# Prototype Solar Mini Grid Layout (1st Implementation)

 Pay Notebook Creator: Roy Hyunjin Han 250 Set Container: Numerical CPU with TINY Memory for 10 Minutes 0 Total 0

# Vision¶

Inspire a community of professionals skilled in spatiotemporal analysis for community health and safety.

# Mission¶

Prototype an algorithm that places miscellaneous equipment.

Roy Hyunjin Han

# Context¶

A solar mini grid has additional equipment that is required for it to function properly.

# Timeframe¶

20171110-1415 - 20171110-1515: 60 minutes

# Objectives¶

1. Draft algorithm.
2. Prototype tool.

# Log¶

20171110-1415 - 20171110-1445: 30 minutes

We will let the user specify the necessary parameters.

Each customer has an associated daily demand in kWh/day. We need to keep track of which customers are associated with each battery, then we can sum the daily demand for that battery.

+ Estimate the daily demand in kWh/day for each battery



We should probably represent a customer as a class and store the various computations as members of the Customer class. Estimating the number of solar panels to satisfy the daily demand should be simple division. But the complication arises in not having enough poles on which to put the solar panels.

+ Estimate the number of solar panels needed to satisfy the daily demand for each battery



To find the poles closest to a battery, we can use a kd-tree.

+ Place a solar panel on poles closest to a battery



Given that all shapely calculations are done in Euclidean distance, we should probably convert all coordinates to UTM using the utm package.

In [9]:
# Review how to use kd-tree
import numpy as np
from scipy.spatial import KDTree

xys = np.array([
(0, 0),
(0, 1),
(1, 0),
(1, 1),
])
tree = KDTree(xys)
indices = tree.query_ball_point((0, 0), 1)
xys[indices]

Out[9]:
array([[0, 0],
[0, 1],
[1, 0]])
In [12]:
distances, indices = tree.query((0, 0), k=2)
xys[indices]

Out[12]:
array([[0, 0],
[0, 1]])

Adding power meters to certain poles should be easy. I think we should define a class called Pole to represent all the features of the pole.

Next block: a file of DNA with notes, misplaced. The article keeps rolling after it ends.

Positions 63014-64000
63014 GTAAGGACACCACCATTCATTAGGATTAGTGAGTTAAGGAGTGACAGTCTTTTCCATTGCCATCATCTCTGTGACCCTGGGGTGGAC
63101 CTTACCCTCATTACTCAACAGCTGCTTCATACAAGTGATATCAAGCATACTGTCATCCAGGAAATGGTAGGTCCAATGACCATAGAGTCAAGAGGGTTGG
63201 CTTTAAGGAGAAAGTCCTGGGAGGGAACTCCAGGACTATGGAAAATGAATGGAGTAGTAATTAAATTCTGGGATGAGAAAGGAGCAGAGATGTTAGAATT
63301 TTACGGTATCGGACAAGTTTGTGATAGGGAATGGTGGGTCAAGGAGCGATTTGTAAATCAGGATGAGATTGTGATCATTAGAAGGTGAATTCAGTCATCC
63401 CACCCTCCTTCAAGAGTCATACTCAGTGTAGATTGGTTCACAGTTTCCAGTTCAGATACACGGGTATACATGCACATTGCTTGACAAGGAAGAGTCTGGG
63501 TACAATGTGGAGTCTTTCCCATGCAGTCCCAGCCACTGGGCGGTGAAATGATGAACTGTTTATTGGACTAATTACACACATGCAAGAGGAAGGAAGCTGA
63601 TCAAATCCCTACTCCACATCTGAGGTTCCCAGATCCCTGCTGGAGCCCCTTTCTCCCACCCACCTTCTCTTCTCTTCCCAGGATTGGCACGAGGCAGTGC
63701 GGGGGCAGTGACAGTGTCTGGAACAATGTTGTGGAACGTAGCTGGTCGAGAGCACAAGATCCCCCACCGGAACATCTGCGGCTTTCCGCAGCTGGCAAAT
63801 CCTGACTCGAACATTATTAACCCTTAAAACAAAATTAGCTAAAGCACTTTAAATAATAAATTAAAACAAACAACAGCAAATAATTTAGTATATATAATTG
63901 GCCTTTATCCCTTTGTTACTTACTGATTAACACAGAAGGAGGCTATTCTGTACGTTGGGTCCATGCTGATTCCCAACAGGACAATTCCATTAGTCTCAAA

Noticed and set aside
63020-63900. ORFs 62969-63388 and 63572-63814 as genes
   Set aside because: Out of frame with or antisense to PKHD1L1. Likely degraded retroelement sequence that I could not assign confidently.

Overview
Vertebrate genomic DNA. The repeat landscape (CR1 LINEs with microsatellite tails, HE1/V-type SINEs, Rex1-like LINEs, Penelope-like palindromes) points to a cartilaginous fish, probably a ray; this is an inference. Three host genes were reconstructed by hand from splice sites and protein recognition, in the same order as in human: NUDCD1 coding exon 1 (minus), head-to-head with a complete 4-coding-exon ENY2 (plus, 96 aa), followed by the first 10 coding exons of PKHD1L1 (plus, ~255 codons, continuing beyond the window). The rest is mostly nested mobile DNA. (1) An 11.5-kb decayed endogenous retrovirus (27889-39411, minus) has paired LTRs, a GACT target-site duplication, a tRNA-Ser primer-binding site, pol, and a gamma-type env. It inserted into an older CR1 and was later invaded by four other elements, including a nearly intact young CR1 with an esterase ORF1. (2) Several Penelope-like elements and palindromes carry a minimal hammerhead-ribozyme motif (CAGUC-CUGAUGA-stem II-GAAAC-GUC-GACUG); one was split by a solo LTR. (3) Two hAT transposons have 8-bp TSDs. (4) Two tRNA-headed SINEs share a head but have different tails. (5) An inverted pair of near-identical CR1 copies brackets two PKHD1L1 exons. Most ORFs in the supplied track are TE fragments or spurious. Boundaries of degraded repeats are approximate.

+ Add a power meter to a pole for each service drop
+ Add a power meter to a pole for each street lamp pole



We should probably place the street lamps before we place the equipment.

+ Place a wireless internet source at each battery



We can also define a Battery class.

I think we are only putting wireless internet routers on existing poles and batteries.

• Maximum distance between wireless internet source and wireless internet pole
• Maximum distance between wireless internet poles
• Maximum distance between wireless internet node and solar panel pole

I think this is kind of like the disjoint polygon placement problem, but it is actually not, since we are only placing routers on existing poles.

The question is which poles will receive a wireless internet router? The goal is to connect each solar panel pole power meter to a wireless internet source or wireless internet pole, so we should probably start at the solar panel poles. This seems to be a graph shortest path problem, where the source node is the battery and the target node is the solar panel and the possible nodes are the existing poles.

+ Minimize the number of wireless internet poles
+ Minimize the distance from a solar panel to a wireless internet source or wireless internet pole

daily_kwh
kwh_per_day

demand_in_daily_kwh
demand_in_kwh_per_day
In [13]:
class Customer(object):
id = 'abc123'
demand_in_kwh_per_day = 0
x = 0
y = 0
longitude = 0
latitude = 0

In [15]:
class Pole(object):
id = 'abc123'
type_id = 'A'
customers = []
has_solar_panel = False
has_street_lamp = False
has_wireless_internet = False
has_corner_angle = False
x = 0
y = 0
longitude = 0
latitude = 0

In [17]:
class Battery(object):
id = 'abc123'
type_id = 'A'
x = 0
y = 0
longitude = 0
latitude = 0

+ Define class: Customer
+ Define class: Pole
+ Define class: Battery